This is not a joke.
Two leaders walk into a bar. The one, without saying a word, attracts the attention of every person in the room. The other disappears into the woodwork, or is avoided at all costs.
Why? Executive presence.
Executive presence is the sense of confidence and connection a leader brings to every encounter. It’s a gravitation pull that draws people to that leader, and, in turn, a motivation force that sends people out inspired.
Executive presence is not a matter of personality—both introverts and extroverts have executive presence, each in their own way—but involves finding your own voice and being true to that voice. It’s the authentic expression of the best of who you are that sparks trust in an instant and builds deep loyalty over time.
The best CEO’s have executive presence and so do the best salespeople. The best managers, entrepreneurs, speakers and consultants have it as well. It’s the X-factor in business that’s the difference between being just okay and truly spectacular.
Executive Presence is Not …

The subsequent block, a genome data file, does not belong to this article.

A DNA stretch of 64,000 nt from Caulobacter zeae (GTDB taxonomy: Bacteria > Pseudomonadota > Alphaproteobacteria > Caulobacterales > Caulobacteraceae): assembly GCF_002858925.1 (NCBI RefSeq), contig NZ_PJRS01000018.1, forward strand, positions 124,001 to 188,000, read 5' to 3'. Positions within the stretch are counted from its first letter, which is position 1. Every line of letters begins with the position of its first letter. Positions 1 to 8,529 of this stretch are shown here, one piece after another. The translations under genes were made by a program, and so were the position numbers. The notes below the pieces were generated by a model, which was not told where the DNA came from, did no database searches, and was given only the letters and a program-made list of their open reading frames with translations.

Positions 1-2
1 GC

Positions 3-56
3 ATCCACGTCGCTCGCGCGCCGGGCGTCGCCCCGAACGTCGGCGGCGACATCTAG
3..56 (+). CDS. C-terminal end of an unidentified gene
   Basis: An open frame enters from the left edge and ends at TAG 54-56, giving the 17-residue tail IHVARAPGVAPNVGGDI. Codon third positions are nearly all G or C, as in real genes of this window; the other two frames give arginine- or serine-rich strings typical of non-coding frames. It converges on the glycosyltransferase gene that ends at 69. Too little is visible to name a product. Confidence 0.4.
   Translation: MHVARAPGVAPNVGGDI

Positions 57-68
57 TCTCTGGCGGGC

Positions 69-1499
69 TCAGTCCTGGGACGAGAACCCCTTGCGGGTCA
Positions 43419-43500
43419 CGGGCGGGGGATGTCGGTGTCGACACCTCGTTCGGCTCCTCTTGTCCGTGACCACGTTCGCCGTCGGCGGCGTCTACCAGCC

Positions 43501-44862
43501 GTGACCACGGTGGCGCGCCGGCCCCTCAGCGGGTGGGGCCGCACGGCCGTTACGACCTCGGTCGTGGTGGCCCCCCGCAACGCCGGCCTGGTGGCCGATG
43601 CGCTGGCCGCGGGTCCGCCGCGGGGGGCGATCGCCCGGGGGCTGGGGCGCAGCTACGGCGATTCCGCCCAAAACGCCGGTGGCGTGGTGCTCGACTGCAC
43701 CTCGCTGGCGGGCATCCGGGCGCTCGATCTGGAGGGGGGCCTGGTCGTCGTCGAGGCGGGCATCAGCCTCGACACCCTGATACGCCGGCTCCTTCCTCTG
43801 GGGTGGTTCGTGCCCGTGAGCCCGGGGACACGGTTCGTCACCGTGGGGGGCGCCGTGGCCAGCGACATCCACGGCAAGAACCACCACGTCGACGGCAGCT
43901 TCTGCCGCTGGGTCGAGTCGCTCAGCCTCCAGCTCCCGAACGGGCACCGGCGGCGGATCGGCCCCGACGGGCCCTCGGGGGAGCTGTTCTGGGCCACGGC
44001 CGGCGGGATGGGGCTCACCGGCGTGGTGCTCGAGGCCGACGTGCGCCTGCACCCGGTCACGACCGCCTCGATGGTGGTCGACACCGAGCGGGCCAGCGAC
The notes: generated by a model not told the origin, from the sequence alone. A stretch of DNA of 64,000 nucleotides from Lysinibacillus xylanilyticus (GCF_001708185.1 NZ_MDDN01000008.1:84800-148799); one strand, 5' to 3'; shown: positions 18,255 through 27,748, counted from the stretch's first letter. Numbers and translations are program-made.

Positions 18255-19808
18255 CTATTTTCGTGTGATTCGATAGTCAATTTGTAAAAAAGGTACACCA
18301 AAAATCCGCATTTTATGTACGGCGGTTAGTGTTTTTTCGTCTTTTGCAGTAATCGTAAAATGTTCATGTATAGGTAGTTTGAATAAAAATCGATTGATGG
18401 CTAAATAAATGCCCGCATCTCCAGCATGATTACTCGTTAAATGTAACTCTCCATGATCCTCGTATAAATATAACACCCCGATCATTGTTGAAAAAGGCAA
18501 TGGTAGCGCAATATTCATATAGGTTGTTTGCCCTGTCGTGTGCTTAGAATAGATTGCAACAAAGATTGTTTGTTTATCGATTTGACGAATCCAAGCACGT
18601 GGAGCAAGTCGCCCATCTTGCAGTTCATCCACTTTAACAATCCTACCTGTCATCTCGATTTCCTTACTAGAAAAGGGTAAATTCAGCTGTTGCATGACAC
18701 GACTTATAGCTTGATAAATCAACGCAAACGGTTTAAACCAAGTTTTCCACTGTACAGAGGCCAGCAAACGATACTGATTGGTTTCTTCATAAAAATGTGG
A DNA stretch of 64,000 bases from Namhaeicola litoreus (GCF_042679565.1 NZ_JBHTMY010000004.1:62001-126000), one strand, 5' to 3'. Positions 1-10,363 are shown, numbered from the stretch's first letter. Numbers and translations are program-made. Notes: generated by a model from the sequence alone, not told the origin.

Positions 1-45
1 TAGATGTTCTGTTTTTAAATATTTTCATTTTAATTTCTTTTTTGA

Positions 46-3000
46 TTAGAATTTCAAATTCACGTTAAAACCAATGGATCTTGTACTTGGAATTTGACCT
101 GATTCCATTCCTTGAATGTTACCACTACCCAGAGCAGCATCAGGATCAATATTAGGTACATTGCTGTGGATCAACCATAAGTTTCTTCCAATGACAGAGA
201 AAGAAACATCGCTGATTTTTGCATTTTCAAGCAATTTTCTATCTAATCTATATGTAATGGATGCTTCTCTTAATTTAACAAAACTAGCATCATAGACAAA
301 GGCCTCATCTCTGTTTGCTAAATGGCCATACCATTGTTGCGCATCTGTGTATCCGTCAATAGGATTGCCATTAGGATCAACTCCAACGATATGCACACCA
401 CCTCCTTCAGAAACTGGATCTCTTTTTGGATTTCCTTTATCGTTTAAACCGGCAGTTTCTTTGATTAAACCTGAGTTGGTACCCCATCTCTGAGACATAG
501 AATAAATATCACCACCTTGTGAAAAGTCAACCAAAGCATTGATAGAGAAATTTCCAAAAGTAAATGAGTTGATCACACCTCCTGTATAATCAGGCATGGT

Executive Presence is one of those things that’s best understood, at first at least, by what it’s not. It’s not any of the following three (often very) flawed approaches:
A Driving Presence: Assertive but not Responsive
A Driving Presence provides plenty of direction without much support. It’s good at being clear and giving correction, but not so good at the human side of leadership: connecting with people, listening intently, encouraging and affirming them.
In conflict, a Driving Presence ramps up and over-communicates, becoming aggressive and argumentative, pursuing the issue at hand at the expense of the relationship. Think Jack Nicholson in A Few Good Men, “You can’t handle the truth!” Relating to people in this way, leaders with this presence meet their own need for distinctive self expression but not the needs of the organization.
A Driving Presence can be invigorating at first, even exciting, but ultimately it leaves a wake that alienates everyone in its path.
A Passive Presence: Responsive but not Assertive
A Passive Presence provides plenty of support without much direction. It’s good at the human side of leadership, connecting with people well, but not so good at inspiring others to grow and take risks, challenging them to get out of their comfort zone and get better at what they do.
In conflict, a Passive Presence shuts down and disappears, avoiding and accommodating, preserving the relationship at the expense of the issue at hand. Relating to people in this way, leaders with this presence meet the needs the organization but not their own need for distinctive self expression.